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New law aimed at reducing disruption during rail strikes

Minimum services will be set out, allowing train companies to plan more effectively, said the Government.

Commuters at Bracknell railway station as hundreds of thousands of rail passengers faced travel misery at the start of a series of strikes (PA)
Commuters at Bracknell railway station as hundreds of thousands of rail passengers faced travel misery at the start of a series of strikes (PA)

By Alan Jones, PA Industrial Correspondent

A new law is planned to reduce disruption to passengers caused by rail strikes, with the threat of injunctions against unions.

Under the legislation, so-called minimum service agreements will set out minimum services to be provided during walkouts by railway workers.

Any strike will be unlawful unless a minimum service agreement is in place, and if it is not honoured, a strike shall be unlawful and injunctions or damages may be sought against unions.

The Government said the aim of the legislation was to reduce disruption caused to passengers during rail strikes, while preserving workers’ right to take industrial action.

The move would also allow railway companies to plan services more effectively, well in advance of any action, said the Government.

This is a draconian measure which amounts to an attempt to ban transport workers from going on strike RMT general secretary Mick Cash

Outlining the measures in the Queen’s Speech, the Government said: “We will consult on how best to implement this in a proportionate way, including ensuring that sanctions are not directed at individual workers, and how this would interact with the wider industrial relations framework.”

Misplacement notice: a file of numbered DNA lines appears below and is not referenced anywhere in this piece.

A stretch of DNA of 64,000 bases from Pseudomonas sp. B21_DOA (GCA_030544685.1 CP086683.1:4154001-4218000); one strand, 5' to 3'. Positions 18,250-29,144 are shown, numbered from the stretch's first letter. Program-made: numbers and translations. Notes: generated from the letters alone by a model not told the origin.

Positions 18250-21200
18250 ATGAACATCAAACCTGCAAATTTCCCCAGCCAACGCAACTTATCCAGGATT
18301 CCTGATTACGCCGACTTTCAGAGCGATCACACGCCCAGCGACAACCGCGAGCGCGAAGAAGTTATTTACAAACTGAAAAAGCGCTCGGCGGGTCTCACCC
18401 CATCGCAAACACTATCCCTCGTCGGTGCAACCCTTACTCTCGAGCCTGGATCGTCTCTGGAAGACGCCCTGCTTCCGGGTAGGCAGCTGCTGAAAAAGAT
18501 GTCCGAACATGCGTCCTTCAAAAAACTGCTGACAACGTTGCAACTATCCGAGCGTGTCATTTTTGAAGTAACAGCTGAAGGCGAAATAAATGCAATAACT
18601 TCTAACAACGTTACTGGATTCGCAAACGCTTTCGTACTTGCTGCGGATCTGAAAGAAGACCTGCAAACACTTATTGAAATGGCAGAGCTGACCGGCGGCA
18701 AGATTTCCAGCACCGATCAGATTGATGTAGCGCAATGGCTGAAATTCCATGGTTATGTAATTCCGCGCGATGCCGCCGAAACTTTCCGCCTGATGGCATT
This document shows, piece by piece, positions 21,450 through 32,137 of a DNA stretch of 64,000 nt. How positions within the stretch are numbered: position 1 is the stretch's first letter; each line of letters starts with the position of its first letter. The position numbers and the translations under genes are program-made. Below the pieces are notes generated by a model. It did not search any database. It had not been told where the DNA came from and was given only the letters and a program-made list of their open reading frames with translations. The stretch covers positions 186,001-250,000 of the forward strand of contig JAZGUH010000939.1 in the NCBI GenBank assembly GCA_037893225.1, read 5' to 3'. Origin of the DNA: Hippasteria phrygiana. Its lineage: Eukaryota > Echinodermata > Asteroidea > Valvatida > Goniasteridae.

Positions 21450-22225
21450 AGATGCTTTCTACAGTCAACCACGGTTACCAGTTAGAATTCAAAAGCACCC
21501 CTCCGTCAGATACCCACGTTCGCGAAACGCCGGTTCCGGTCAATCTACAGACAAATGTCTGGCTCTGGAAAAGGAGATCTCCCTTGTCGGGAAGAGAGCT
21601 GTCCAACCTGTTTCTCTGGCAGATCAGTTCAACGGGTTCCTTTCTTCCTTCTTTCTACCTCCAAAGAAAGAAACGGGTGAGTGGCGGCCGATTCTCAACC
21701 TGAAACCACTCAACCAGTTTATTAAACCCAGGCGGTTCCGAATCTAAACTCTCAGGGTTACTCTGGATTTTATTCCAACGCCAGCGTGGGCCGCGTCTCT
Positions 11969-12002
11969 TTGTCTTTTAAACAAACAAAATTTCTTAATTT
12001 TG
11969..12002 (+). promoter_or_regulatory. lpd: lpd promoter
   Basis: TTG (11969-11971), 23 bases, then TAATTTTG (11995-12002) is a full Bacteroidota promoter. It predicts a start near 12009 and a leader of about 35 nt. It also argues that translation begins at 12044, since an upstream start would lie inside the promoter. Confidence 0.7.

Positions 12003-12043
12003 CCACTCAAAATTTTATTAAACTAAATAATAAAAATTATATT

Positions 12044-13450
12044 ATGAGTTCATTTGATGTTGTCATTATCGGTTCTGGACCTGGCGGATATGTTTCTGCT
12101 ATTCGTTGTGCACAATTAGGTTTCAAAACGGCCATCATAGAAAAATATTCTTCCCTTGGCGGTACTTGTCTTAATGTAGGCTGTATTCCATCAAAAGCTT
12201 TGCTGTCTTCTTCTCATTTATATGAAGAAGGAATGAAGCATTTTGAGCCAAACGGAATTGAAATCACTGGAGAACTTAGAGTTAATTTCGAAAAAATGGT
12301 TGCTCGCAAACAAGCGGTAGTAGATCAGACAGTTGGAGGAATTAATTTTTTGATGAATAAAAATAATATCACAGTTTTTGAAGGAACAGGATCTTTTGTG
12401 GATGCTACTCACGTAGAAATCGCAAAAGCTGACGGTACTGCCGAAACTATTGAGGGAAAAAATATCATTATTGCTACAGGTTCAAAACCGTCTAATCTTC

The move was announced as members of the Rail, Maritime and Transport union (RMT) on South Western Railway (SWR) took their 17th day of strike action since the start of the month in the bitter row over the role of guards on trains.

A total of 27 days of strikes will be held until New Year’s Day, causing huge disruption to passengers.

RMT members joined a protest outside Parliament shortly after the announcement of action on strikes was made.

RMT general secretary Mick Cash said: “This is a draconian measure which amounts to an attempt to ban transport workers from going on strike.

“Taking industrial action is a basic human right and denying workers the ability to withdraw their labour has been the hallmark of hard right, authoritarian regimes.”

Manuel Cortes, leader of the Transport Salaried Staffs Association, said: “This is straight forward union bashing from an anti-worker Tory government which will always back the bosses over workers.

“We know Johnson doesn’t do detail and his pronouncement in today’s Queen’s Speech has all the hallmarks of back of a cigarette packet policy-making – soundbite over substance.

“Strike action is always a last resort. Our union wins many victories without the need for industrial action as reasonable employers are prepared to listen and act on our members’ concerns. However, taking away that right is a sinister move usually associated with tin-pot dictators and it’s a warning of the true colours of Johnson’s bosses’ club.

“Commuters could face dangerous overcrowding under minimum service level arrangements which give the false impression that services are running as usual and could lead to serious health and safety issues.”

The Government said almost 200 days of rail strikes have taken place, or are in progress, since 2016, adding that transport workers went on strike over three times more than the UK average last year, causing significant disruption to passengers and the public.

Sean McKee of the London Chamber of Commerce, said: “London’s businesses recognise the right to strike, but want to see that right better balanced so it doesn’t bring a halt to the capital’s essential rail network.”

Mick Whelan, general secretary of the train drivers union Aslef, said: “The right to strike is a fundamental human right, recognised in every democracy in the free world.

“To try and curtail our right to take industrial action is not just an abuse of our rights as citizens of a free and democratic country, it is something I know the employers in our industry don’t want, either.

“This law, if it is passed, will only worsen, and not improve, industrial relations in our industry. That is why, privately, employers say it is a stupid idea by a new government that has no idea of how to run a railway.”

PA

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